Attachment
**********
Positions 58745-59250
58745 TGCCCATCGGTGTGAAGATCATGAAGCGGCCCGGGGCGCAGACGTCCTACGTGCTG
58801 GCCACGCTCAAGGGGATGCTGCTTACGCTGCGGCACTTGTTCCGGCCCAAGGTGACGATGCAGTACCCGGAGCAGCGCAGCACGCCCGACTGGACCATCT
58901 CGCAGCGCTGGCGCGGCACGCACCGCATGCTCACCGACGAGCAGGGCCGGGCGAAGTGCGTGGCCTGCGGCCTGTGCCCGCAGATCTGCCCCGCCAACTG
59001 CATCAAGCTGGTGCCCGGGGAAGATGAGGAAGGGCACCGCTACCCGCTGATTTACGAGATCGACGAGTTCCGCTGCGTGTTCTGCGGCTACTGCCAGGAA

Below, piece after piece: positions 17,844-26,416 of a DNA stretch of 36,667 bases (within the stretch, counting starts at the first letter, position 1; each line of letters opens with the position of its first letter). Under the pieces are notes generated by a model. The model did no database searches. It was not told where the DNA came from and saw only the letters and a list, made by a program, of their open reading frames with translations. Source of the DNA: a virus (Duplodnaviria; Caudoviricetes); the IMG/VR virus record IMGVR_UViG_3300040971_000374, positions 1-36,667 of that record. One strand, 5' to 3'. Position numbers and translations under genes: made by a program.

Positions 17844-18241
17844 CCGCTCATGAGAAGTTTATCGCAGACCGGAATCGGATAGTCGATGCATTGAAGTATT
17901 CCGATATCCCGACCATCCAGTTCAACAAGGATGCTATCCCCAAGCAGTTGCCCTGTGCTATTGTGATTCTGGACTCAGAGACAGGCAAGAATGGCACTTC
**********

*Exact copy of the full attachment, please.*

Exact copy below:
Positions 58745-59250
58745 TGCCCATCGGTGTGAAGATCATGAAGCGGCCCGGGGCGCAGACGTCCTACGTGCTG
58801 GCCACGCTCAAGGGGATGCTGCTTACGCTGCGGCACTTGTTCCGGCCCAAGGTGACGATGCAGTACCCGGAGCAGCGCAGCACGCCCGACTGGACCATCT
58901 CGCAGCGCTGGCGCGGCACGCACCGCATGCTCACCGACGAGCAGGGCCGGGCGAAGTGCGTGGCCTGCGGCCTGTGCCCGCAGATCTGCCCCGCCAACTG
59001 CATCAAGCTGGTGCCCGGGGAAGATGAGGAAGGGCACCGCTACCCGCTGATTTACGAGATCGACGAGTTCCGCTGCGTGTTCTGCGGCTACTGCCAGGAA

Below, piece after piece: positions 17,844-26,416 of a DNA stretch of 36,667 bases (within the stretch, counting starts at the first letter, position 1; each line of letters opens with the position of its first letter). Under the pieces are notes generated by a model. The model did no database searches. It was not told where the DNA came from and saw only the letters and a list, made by a program, of their open reading frames with translations. Source of the DNA: a virus (Duplodnaviria; Caudoviricetes); the IMG/VR virus record IMGVR_UViG_3300040971_000374, positions 1-36,667 of that record. One strand, 5' to 3'. Position numbers and translations under genes: made by a program.

Positions 17844-18241
17844 CCGCTCATGAGAAGTTTATCGCAGACCGGAATCGGATAGTCGATGCATTGAAGTATT
17901 CCGATATCCCGACCATCCAGTTCAACAAGGATGCTATCCCCAAGCAGTTGCCCTGTGCTATTGTGATTCTGGACTCAGAGACAGGCAAGAATGGCACTTC